Author: Michel Louyot, trans. Catherine Cauvin-Higgins
Publisher: Leaky Boots Press, www.leakyboot.com
Copyright: 2014, ISBN: 1909849105
Cover: Yu Jing
reviewed by: Lynard Barnes, October 9, 2014
Summary: Fictionalized stream of thought from Soviet spy Vladimir Ippolitovich Vetrov on the last night of his life in a cell in the company of a cockroach.
This short book (one-hundred and six pages) sort of leaves you stunned. Into the first couple of pages you start asking yourself why you are reading it. Before you know it, you are done. An experience that qualifies as an event. The stun element arises from a bit of literary artfulness that is flawlessly executed.
There is a category of fiction I call allegorical philosophizing. In reading THE SNOW VIOLIN, for reasons subjective, Albert Camus’ THE PLAGUE comes to mind. This book also evokes a whole list of real existentialist philosophers from Kierkegaard to Dostoyevsky—especially Dostoyevsky and his CRIME AND PUNISHMENT. THE SNOW VIOLIN is not existentialist in outlook. Instead, it is intended as a peek at the realism of an intelligent man faced with the consequences of acts he committed leading to his imprisonment and pending execution.
Author: Frank Joseph
Publisher: Bear & Company, One Park Street, Rochester, Vermont, www.BearandCompanyBooks.com
Copyright: 2010, ISBN: 1591431077
Cover: Peri Swan, Corbis Images and Superstock
Reviewed by: Lynard Barnes, October 7, 2014
Summary: Before Columbus discovered the American continent, there was the American continent filled with some rather extraordinary civilizations. Joseph takes us through the facts and adds some informed speculation that discreetly places the extraterrestrial hypothesis of human history in a less than flattering light.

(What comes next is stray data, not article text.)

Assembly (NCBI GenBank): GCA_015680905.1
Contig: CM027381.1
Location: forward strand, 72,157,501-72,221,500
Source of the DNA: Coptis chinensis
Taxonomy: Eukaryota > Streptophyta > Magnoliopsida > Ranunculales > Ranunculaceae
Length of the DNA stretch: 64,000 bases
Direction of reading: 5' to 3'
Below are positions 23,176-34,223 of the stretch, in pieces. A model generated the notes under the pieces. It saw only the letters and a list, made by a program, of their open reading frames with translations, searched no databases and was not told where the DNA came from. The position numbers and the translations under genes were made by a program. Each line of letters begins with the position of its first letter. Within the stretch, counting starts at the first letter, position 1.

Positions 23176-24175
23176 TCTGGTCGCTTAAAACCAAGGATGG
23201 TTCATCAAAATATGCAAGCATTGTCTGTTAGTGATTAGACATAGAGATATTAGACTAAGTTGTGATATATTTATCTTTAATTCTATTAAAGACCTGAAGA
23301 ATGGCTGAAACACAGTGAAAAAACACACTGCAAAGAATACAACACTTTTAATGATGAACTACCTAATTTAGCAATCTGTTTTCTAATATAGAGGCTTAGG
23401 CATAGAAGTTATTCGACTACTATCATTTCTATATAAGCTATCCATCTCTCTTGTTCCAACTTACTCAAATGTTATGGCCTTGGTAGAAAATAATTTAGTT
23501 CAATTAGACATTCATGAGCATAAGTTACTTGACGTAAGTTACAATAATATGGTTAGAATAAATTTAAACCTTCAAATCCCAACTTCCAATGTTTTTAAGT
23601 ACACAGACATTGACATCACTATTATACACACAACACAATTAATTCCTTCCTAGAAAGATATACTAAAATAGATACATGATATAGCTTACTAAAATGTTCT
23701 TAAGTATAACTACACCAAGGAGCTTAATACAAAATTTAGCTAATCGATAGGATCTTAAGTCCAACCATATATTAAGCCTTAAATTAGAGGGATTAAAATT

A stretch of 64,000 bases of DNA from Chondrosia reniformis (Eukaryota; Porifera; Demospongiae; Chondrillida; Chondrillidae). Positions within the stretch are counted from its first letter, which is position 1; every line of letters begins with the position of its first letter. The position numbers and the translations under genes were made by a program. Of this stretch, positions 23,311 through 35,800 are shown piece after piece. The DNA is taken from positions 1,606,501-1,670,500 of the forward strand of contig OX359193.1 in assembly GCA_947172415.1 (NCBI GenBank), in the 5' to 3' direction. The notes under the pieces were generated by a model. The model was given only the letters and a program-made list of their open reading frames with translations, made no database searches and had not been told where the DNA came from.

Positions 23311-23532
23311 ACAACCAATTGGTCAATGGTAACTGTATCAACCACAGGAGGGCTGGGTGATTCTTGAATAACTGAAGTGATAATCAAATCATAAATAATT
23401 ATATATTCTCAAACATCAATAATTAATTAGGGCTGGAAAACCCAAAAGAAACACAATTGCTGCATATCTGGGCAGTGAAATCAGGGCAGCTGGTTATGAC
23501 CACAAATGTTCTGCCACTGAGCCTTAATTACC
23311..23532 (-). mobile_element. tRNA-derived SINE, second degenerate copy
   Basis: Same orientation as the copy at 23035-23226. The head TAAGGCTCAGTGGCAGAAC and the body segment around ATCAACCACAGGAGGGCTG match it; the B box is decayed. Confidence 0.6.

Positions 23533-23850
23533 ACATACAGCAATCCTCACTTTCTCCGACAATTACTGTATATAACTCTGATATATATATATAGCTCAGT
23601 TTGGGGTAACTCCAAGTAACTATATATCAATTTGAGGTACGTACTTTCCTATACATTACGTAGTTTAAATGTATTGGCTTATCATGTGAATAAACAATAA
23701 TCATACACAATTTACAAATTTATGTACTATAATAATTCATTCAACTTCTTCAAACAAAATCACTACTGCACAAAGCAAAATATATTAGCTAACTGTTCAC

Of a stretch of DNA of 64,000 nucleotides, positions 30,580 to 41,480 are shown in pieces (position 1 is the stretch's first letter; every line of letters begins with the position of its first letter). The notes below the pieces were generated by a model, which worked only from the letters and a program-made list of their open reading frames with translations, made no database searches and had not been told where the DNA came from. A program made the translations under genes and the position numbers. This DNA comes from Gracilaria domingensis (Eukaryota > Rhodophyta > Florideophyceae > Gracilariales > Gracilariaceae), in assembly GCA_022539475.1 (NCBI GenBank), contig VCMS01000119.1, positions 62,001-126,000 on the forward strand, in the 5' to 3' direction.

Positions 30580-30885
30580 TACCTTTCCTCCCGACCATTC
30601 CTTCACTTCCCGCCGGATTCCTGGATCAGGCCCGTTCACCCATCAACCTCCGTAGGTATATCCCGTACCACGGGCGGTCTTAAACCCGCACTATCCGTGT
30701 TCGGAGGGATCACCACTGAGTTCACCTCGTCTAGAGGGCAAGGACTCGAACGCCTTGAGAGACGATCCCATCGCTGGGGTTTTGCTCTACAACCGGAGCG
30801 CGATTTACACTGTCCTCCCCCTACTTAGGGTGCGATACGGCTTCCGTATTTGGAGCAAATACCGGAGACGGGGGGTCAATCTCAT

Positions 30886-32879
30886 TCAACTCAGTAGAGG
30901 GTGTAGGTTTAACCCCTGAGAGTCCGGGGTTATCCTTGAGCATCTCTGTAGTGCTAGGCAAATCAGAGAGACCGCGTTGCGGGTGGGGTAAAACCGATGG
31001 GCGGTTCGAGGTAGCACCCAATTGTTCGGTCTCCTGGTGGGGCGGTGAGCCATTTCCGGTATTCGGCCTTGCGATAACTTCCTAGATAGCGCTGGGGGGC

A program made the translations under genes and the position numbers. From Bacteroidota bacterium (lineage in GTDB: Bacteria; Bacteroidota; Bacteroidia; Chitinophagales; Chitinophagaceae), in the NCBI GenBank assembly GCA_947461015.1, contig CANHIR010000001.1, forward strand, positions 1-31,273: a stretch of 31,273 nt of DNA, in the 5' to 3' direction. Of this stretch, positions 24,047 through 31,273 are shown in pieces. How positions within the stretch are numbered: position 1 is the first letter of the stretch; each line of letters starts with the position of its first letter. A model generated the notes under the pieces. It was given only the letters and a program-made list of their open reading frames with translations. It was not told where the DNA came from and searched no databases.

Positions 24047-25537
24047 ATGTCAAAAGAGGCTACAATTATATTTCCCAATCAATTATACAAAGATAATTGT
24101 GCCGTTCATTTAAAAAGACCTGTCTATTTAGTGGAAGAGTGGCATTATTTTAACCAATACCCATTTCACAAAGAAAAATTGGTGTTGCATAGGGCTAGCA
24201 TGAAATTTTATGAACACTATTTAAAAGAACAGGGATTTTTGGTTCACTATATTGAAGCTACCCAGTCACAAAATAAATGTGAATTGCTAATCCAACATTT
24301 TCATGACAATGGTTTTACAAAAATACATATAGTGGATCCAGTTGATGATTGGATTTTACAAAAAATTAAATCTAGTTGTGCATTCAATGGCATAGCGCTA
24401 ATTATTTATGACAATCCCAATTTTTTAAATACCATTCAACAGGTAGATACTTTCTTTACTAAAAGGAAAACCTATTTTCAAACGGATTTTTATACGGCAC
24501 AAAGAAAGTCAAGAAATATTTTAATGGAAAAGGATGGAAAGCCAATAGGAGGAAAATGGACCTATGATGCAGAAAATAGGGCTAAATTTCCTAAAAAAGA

This book would normally be a highly recommended read simply based on its erudite and meticulous detailed content. The problem is that it jumps willy-nilly through two thousand years of American archaeological history. It does this fact-continuous-fact exploration while attempting to advance a couple of speculative themes. That is the negative stuff. The positive stuff is much more.
Frank Joseph says in the introduction to PREHISTORIC AMERICA that he spent his student days at Southern Illinois University at Carbondale. Unknown to him at the time was an archaeological site called Cahokia. He points out that Cahokia was the largest settlement north of the Rio Grande River before Philadelphia achieved a comparable population some eight hundred years later.
While there were a couple of directions Joseph could have taken this book, he chose to examine the influence of immigrant Keltic populations and migrant established populations. The possible influence of Kelts upon early American civilizations has been recognized for a long time (see http://www.oodegr.com/english/brit_celt_orthodoxy/celts_america.htm ). According to Joseph, the Kelts entered recorded history around 1200 BC. He also makes the very important statement that those who we call the Kelts and Greek Historian Hecataeus of Miletus called “ the Keltoi, after ‘barbarians’ . . . How they referred to themselves in a pan-tribal sense, if they ever did, is not known.” Observations such as this come under the heading of erudite.